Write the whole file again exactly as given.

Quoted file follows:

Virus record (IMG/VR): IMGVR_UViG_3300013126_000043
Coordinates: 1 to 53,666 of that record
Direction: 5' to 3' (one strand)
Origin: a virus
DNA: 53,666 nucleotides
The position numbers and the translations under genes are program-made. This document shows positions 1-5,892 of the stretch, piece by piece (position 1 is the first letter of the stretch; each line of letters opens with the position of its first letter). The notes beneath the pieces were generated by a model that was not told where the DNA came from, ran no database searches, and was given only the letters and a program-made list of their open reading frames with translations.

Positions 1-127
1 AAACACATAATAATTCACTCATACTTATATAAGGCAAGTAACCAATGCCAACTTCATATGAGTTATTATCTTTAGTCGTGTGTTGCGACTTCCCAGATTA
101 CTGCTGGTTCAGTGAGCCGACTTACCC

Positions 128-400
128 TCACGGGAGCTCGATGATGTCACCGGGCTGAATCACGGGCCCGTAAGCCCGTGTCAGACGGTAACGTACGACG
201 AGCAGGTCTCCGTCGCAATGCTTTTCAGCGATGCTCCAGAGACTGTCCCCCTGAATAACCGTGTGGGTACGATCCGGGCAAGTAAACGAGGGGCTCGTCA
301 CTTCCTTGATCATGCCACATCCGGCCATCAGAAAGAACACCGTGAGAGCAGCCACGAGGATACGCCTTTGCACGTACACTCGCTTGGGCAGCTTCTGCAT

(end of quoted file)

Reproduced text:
Virus record (IMG/VR): IMGVR_UViG_3300013126_000043
Coordinates: 1 to 53,666 of that record
Direction: 5' to 3' (one strand)
Origin: a virus
DNA: 53,666 nucleotides
The position numbers and the translations under genes are program-made. This document shows positions 1-5,892 of the stretch, piece by piece (position 1 is the first letter of the stretch; each line of letters opens with the position of its first letter). The notes beneath the pieces were generated by a model that was not told where the DNA came from, ran no database searches, and was given only the letters and a program-made list of their open reading frames with translations.

Positions 1-127
1 AAACACATAATAATTCACTCATACTTATATAAGGCAAGTAACCAATGCCAACTTCATATGAGTTATTATCTTTAGTCGTGTGTTGCGACTTCCCAGATTA
101 CTGCTGGTTCAGTGAGCCGACTTACCC

Positions 128-400
128 TCACGGGAGCTCGATGATGTCACCGGGCTGAATCACGGGCCCGTAAGCCCGTGTCAGACGGTAACGTACGACG
201 AGCAGGTCTCCGTCGCAATGCTTTTCAGCGATGCTCCAGAGACTGTCCCCCTGAATAACCGTGTGGGTACGATCCGGGCAAGTAAACGAGGGGCTCGTCA
301 CTTCCTTGATCATGCCACATCCGGCCATCAGAAAGAACACCGTGAGAGCAGCCACGAGGATACGCCTTTGCACGTACACTCGCTTGGGCAGCTTCTGCAT